What Is Eight Strand Cruciate Flexor Tendon Repair?

Cruciate Flexor Tendon Repair

Cruciate flexor tendon repair has been a major field of research for orthopedic procedure study for many years. This is due to the fact that techniques for better tendon gliding configurations have been slow to develop.

However, a new technique known as eight strand cruciate flexor tendon repair has emerged, optimizing strength for quicker restoration.

The Technique Itself

Eight Strand Cruciate flexor tendon repair is a modification of the cross-locked repair or Adelaide repair. It makes use of 4-0 caliber double stranded nylon suture. The starting position is located at the center of the lacerated tendon. A 2 mm wide cross-locked anchor connects to an 8 mm wide purchase.

This happens on the opposite side of the lacerated tendon until four bisymmetric cross-locked anchors form. Each thread is then tied with a single knot to reduce bulkiness and chance of the knot coming undone. Three suture throws help to tie the threads, embedding into the repaired site of the tendon.

Why Is It Superior?

The eight strand cross locked cruciate tendon repair provides mechanical sufficient mechanical strength without prohibiting inner healing of the lacerated tendon. The Adelaide repair was favored for its ability to give sufficient mechanical strength and simplicity, but could not adequately withstand postoperative motion exercises, which is a crucial part of long-term healing and strength building for the tendon. The Eight strand repair disperses pressure more evenly throughout the repair. Tests on this repair technique show exceptional results in postoperative motion exercises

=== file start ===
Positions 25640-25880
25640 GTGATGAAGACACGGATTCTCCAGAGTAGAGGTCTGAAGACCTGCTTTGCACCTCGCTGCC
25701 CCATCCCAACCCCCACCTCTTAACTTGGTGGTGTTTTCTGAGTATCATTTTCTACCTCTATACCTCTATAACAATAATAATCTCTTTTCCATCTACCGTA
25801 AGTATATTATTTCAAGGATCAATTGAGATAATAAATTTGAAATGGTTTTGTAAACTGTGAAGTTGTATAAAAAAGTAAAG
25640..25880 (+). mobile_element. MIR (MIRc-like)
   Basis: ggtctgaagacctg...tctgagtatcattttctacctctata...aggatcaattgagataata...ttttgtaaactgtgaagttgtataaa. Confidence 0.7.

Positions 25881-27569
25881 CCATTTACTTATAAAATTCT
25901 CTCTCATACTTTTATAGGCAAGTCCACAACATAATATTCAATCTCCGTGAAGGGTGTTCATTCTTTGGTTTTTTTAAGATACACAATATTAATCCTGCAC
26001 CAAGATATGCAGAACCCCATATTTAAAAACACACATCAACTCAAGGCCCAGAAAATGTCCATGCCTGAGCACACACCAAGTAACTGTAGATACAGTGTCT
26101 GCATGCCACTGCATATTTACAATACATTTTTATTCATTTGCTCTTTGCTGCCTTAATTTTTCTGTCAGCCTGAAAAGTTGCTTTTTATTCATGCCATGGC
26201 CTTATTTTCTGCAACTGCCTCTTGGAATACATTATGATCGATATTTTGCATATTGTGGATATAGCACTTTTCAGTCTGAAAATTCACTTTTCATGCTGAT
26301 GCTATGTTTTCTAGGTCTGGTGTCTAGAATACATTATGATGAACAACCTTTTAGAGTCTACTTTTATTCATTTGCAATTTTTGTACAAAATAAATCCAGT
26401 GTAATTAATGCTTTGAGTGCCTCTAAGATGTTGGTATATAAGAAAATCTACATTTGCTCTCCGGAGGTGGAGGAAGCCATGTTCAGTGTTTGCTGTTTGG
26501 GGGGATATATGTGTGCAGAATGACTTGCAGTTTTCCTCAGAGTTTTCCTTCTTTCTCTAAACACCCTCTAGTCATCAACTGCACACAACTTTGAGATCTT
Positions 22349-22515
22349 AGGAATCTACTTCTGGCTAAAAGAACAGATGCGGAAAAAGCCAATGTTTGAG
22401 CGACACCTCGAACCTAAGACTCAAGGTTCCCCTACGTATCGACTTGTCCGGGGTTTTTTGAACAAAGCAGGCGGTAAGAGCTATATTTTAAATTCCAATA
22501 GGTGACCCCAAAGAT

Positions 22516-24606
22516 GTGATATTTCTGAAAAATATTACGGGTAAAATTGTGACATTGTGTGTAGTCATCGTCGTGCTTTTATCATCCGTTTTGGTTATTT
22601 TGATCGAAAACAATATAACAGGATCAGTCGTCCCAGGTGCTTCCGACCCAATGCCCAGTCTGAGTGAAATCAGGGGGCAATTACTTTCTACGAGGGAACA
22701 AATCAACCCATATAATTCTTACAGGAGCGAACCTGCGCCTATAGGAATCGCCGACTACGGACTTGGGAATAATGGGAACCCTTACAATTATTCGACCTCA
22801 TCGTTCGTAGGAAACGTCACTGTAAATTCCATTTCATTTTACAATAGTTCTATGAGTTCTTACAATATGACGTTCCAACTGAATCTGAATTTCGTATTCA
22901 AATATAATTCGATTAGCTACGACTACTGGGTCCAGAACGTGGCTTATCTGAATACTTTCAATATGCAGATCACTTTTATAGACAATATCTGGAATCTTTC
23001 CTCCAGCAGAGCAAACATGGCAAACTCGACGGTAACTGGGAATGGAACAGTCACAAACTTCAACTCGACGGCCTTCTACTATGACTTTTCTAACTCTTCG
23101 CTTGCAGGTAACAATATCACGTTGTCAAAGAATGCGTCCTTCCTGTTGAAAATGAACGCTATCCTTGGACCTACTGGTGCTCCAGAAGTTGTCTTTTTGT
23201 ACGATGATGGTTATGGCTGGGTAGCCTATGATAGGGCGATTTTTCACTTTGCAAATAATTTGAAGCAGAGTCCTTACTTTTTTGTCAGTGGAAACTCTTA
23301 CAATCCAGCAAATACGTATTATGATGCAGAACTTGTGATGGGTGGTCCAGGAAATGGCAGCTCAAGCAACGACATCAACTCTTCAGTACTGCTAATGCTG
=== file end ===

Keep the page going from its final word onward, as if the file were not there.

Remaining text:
However, more tests still require an 8 strand by 4 caliber thread, making them stronger than a 6 strand by 3 caliber thread. Both of these affect the strength of the repair and the potential for complete inner healing post surgery. The long-term effects are not yet clear. That said, they yield sufficient post-op exercise results to increase biomechanical strength.

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